If you have all the information about the classes, you just need to go to the Academic Office and pay the tuition fees. You can also pay online with an international credit card.
No, the tuition varies depending on the program and on the hour. For example, the tuition is 185 USD at 6:50 a.m., whereas it’s 160 USD at 11:10 a.m.
It’s quarterly; you pay every session.
No, it’s not, but it is advisable. However, it is required for all new students to pay in full. Students currently enrolled may decide to pay by installments when they register for the next session.
The tuition fees cover tuition, books, and students’ ID badges.
A new student is one who has never enrolled at the Haitian-American Institute in the past.
If the new student is a true beginner and wants to start in the beginning classes ( E010 or SP-1), s/he can just go to the window to register. If the new student thinks s/he can do better, s/he may request a placement test.
A placement exam or evaluation test is a test administered to any prospective students who do not want to start at the beginning level.
There are 100 questions broken down into segments of listening, vocabulary, grammar, and reading comprehension. If you score 90 per cent or more, you are allowed to register for any advanced classes without an oral evaluation. If you score less than 90 per cent, you will be given an oral evaluation to determine your level.
Yes, it is possible. It is left to the interviewer’s discretion. Some students may not do well on testing, but do well on speaking.
A returning student is one who has left HAI at some point and has decided to come back.
Your status changes from ‘currently enrolled student’ to ‘returning student’ only if you are gone for six consecutive months.
After six months, you need to be evaluated either in writing or in speaking before you are allowed to continue. The evaluation test can be waived providing you bring proof that you had been living in an English-speaking environment during that period.
The evaluation exam costs $25 US dollars.
No. The $25 covers both the evaluation exam and the oral test.
There are REGULAR, ACCELERATED and INTENSIVE courses at the institute. The REGULAR course lasts 1 hour (Monday through Thursday) or 4 hours on a single Friday morning or afternoon. The ACCELERATED course lasts 2 hours every day (Monday through Thursday). The INTENSIVE course lasts 4 hours per day and is now offered every day of the week (Monday through Sunday). So, it is now possible for students to come for one day and take 4 hours of class on any given day, whereas it used to be Saturday and Sunday Intensive only.
No, they are different. Students in the REGULAR, ACCELERATED and Friday REGULAR program use STEP FORWARD, whereas the students in the INTENSIVE program use the AMERICAN ENGLISH FILE.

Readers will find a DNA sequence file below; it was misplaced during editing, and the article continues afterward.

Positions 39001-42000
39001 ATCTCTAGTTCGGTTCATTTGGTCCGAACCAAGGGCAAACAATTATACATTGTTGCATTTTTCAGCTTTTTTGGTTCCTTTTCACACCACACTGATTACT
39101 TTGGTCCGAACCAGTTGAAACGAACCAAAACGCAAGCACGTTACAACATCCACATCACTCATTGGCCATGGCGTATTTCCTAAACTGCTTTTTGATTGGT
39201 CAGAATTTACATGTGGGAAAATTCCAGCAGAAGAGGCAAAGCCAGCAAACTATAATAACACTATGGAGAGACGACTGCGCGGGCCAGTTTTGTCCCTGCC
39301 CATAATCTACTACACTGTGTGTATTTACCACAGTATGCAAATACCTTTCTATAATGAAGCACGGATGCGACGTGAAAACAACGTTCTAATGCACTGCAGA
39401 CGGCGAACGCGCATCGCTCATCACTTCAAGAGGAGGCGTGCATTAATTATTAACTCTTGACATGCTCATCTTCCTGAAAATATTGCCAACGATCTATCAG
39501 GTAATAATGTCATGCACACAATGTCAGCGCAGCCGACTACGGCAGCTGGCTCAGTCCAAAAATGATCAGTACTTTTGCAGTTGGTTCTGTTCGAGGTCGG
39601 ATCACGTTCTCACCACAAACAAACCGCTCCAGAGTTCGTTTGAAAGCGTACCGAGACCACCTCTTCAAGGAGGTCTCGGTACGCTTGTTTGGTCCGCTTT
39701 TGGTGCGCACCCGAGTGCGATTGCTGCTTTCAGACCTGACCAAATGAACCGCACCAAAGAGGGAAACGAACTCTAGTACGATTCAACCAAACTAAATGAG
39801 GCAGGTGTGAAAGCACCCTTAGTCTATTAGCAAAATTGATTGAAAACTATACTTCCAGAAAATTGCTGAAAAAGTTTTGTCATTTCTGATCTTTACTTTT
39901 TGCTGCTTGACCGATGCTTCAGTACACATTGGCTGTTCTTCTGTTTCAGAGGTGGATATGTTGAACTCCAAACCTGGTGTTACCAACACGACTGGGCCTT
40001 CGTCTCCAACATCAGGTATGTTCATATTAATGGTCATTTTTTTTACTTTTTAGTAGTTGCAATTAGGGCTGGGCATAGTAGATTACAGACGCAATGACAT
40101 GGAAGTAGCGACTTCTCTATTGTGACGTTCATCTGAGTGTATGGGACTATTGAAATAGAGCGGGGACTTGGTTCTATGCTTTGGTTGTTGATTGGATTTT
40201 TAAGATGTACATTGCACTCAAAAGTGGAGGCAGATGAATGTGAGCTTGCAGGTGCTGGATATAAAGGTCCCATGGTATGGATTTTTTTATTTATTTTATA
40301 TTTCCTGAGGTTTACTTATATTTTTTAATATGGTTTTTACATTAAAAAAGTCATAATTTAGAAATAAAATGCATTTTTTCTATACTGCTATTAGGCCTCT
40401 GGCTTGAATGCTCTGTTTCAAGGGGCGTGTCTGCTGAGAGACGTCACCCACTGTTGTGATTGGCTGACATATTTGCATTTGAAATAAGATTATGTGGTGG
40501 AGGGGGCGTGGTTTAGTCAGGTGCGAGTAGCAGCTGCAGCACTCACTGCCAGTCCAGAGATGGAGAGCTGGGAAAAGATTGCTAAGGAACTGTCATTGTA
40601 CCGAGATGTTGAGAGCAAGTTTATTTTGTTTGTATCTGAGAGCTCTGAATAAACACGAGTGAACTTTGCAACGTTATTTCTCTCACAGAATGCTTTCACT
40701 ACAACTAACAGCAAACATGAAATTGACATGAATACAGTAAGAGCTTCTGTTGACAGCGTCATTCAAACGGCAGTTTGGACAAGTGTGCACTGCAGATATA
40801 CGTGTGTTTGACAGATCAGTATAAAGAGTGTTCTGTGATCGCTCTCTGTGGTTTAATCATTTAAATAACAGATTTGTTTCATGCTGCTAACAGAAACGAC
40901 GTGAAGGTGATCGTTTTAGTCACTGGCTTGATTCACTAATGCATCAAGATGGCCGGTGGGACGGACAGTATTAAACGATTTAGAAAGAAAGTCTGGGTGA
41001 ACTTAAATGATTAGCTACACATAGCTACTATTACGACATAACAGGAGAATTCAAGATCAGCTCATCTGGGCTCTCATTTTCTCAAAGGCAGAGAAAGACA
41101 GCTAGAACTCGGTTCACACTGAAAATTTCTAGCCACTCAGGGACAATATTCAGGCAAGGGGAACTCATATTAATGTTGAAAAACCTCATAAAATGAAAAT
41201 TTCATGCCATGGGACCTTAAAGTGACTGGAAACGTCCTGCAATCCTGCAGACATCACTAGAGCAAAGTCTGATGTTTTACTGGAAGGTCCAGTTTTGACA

Yes. You can choose between the Friday REGULAR and the Friday INTENSIVE, either morning or afternoon.
If I start taking classes in the REGULAR program, can I easily switch to the ACCELERATED or to the INTENSIVE?
Yes, you can, but you need to see a Registrar about it.
You need to complete four mandatory advanced classes: Listening 110, Listening 210, Reading, and Writing.
I already speak, read and write English fairly well. Can I enter as a student and start by taking an Advanced class?
Yes you can. A student who’s proficient needs to prove his/her proficiency by taking the placement test (also known as an evaluation exam). Then, he/she will be allowed to take an advanced class depending on the score.
These mandatory advanced classes (Listening 110, Listening 210, Reading, and Writing) are offered every session and at almost every hour. Sometimes, not enough students register for a class; in this case, we ask the students to choose another hour or to lobby for more of their friends to come register at their chosen schedule.
No, but a transcript may be available upon request. Remember, only after successfully completing the four mandatory classes (Listening 110, Listening 210, Reading, Writing) can a Certificate of Completion be given to you.
Yes, indeed. Students taking REGULAR courses complete the cycle in two years plus one year for the four advanced classes, whereas students in the ACCELERATED and/or INTENSIVE programs complete the cycle in one year plus one year for the advanced classes.
Yes, indeed. We offer TOEFL and SAT preparation courses on certain Fridays, Saturdays and Sundays. Although the Haitian-American Institute is an international center for TOEFL, SAT and GRE, we make sure that the TOEFL instructor NEVER participates in the test administration so as to avoid any conflict of interest.
What about the ENGLISH FOR TOURISM course? Who is it intended for? What do I need if I want to register for that course?